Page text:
Picture: ISTOCK
Picture: ISTOCK

A series of articles concerning the Brazilian poultry production has recently been published in the context of the application in SA, currently under analysis, for a hike in import tariffs of frozen chicken portions to 82% (Less chicken supply partner, more predator, January 19).

It is of the utmost importance that both the government and general public have accurate information, since false or imprecise premises may lead to bad decisions and undesired effects. That is why the embassy of Brazil wishes to clarify some of the misleading affirmations recently published as facts.

Brazilian producers play by the rules. Brazilian poultry exports are of high quality and do not receive any state subsidy. In fact, Brazilian producers’ prices are historically higher than the world average. It is not true that Korea, Mexico and Japan apply three-digit tariff rates on Brazilian exports.

The average tariff imposed by countries classified as “developed” is an ad valorem rate of 26.58%, and that of “developing” countries is 21.11%. Meanwhile, the rate already imposed by SA on some poultry products is as high as 37%.

Accusations of unfair trade practices are intended to portray an external adversary, when the major cause of the lack of competitiveness of local producers are domestic challenges, such as climatic factors or endemic diseases. Fair competition is beneficial for both consumers and economic actors, since it stimulates investment and improvement in productivity, allowing for lower prices.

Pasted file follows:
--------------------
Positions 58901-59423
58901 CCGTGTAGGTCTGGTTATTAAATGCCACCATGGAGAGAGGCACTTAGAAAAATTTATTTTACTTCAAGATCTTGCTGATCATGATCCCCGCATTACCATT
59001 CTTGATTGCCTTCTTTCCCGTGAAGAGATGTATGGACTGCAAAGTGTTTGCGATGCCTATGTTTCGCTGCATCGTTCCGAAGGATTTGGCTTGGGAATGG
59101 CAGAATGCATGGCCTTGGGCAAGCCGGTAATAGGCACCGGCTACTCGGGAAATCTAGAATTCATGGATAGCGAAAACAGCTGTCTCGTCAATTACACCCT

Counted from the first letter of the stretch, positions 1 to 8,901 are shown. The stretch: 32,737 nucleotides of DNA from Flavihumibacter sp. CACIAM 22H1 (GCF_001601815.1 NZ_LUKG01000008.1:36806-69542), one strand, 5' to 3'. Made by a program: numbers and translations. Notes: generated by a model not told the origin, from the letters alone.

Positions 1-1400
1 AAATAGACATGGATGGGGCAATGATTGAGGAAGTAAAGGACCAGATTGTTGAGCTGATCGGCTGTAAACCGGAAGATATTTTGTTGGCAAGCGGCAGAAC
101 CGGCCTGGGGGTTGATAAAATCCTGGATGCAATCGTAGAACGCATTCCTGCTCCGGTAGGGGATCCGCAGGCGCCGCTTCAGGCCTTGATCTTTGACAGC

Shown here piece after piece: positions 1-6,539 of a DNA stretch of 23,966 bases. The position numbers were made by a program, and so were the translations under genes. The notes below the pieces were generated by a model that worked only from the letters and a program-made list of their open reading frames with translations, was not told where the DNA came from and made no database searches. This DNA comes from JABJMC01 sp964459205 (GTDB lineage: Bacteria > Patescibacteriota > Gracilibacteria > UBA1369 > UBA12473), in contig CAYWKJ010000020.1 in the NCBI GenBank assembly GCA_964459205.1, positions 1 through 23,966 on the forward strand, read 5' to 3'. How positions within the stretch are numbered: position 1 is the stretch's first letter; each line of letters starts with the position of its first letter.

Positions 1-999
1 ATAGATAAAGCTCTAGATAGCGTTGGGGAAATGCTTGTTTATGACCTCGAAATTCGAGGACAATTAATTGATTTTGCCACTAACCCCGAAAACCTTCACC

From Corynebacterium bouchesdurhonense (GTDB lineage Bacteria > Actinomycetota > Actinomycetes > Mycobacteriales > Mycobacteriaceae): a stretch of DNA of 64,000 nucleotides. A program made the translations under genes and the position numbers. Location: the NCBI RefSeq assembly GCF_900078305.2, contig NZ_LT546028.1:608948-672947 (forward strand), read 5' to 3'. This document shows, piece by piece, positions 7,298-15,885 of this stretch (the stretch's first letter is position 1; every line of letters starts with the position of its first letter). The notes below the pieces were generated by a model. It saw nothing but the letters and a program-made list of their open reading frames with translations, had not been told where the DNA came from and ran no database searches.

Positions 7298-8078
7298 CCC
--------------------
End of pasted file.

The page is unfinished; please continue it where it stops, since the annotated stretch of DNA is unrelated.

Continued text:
SA and Brazil have long been strategic partners. Together, we have accomplished many things in the international arena, and business ties between our exporters and importers is one of these. Such ties would be undermined by the unilateral imposition of heavy duties on imports, especially in the face of evidence that suggests the measure in view would cause trade diversion and an increase in prices for consumers, and not the intended effect of boosting local production.

As a partner and a friend, Brazil stands, as ever, ready to work with SA.

Bruno Carvalho Arruda
Economic affairs, agriculture and Brics point of contact 
Embassy of Brazil